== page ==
Now, my co-mates and brothers in exile

William Shakespeare 1564 (Stratford-upon-Avon) – 1616 (Stratford-upon-Avon)

Now, my co-mates and brothers in exile,
Hath not old customs make this life more sweet
Than that of painted pomp? Are not these woods
More free from peril than the envious court!
Here feel we not the penalty of Adam,
The seasons difference; as the icy fang
And churlish chiding of the winters wind,
Which when it bites and blows upon my body,
Even till I shrink with cold, I smile and say
This is no flattery; these are counsellors
That feelingly persuade me what I am.
Sweet are the uses of adversity;
Which, like the toad, ugly and venomous,
Wears yet a precious jewel in his head;
And this our life, exempt from public haunt,
Finds tongues in trees, books in the running brooks,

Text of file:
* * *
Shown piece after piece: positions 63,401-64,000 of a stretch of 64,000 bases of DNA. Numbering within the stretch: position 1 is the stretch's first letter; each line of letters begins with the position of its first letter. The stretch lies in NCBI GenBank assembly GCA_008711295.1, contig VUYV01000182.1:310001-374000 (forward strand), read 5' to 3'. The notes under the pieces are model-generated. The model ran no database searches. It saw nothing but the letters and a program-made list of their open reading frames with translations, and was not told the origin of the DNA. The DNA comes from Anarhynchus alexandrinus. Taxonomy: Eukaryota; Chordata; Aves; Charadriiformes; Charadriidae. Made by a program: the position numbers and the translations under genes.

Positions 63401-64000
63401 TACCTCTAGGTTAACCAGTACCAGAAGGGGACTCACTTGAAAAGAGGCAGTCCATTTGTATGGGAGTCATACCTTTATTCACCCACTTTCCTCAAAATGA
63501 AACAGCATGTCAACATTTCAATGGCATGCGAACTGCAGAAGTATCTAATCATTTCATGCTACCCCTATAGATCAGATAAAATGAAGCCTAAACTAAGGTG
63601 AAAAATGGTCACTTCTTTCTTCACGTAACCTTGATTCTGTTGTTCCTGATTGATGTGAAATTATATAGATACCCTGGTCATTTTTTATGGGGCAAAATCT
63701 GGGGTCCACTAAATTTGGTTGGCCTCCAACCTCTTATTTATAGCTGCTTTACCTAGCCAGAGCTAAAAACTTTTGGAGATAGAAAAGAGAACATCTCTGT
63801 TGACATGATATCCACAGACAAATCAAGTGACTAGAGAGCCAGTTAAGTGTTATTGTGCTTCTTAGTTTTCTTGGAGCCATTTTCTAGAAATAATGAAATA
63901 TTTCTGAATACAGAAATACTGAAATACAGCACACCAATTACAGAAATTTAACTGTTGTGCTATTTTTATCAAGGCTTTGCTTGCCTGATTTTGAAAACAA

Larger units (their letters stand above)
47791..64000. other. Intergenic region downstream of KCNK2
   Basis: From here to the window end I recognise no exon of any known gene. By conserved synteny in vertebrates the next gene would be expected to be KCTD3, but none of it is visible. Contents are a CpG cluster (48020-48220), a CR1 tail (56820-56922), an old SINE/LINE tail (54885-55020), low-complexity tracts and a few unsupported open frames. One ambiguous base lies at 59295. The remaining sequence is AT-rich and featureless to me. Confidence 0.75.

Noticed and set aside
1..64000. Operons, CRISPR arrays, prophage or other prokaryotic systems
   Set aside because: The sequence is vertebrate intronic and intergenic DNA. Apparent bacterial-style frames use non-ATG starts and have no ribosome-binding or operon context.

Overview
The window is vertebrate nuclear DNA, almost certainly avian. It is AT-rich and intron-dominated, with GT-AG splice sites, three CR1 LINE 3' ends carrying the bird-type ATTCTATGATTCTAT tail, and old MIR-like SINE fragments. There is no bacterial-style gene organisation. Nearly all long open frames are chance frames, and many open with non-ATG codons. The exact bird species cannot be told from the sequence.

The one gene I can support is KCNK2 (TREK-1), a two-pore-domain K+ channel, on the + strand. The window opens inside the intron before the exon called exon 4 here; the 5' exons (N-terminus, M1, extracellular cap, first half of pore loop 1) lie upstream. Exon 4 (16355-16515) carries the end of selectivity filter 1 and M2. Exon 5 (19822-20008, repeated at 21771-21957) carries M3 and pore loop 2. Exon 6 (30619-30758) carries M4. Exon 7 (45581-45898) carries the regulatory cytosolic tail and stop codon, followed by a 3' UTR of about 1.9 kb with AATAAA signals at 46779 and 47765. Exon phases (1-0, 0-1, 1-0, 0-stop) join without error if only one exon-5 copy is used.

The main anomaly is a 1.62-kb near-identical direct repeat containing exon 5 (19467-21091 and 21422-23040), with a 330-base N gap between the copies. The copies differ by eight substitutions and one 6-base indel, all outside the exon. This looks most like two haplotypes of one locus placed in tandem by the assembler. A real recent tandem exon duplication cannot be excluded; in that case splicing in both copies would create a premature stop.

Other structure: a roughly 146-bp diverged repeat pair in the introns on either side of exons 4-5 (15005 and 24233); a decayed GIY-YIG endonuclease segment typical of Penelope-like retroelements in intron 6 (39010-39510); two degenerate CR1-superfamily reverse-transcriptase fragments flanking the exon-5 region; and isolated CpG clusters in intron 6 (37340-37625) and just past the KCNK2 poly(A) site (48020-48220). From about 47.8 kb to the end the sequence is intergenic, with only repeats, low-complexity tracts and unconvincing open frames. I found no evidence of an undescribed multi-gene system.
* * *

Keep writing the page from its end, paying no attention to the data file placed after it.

Sermons in stones, and good in everything.
I would not change it.

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Submitted on May 13, 2011

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William Shakespeare

William Shakespeare was an English playwright, poet, and actor, widely regarded as the greatest writer in the English language and the world's greatest dramatist. He is often called England's national poet and the "Bard of Avon". more…

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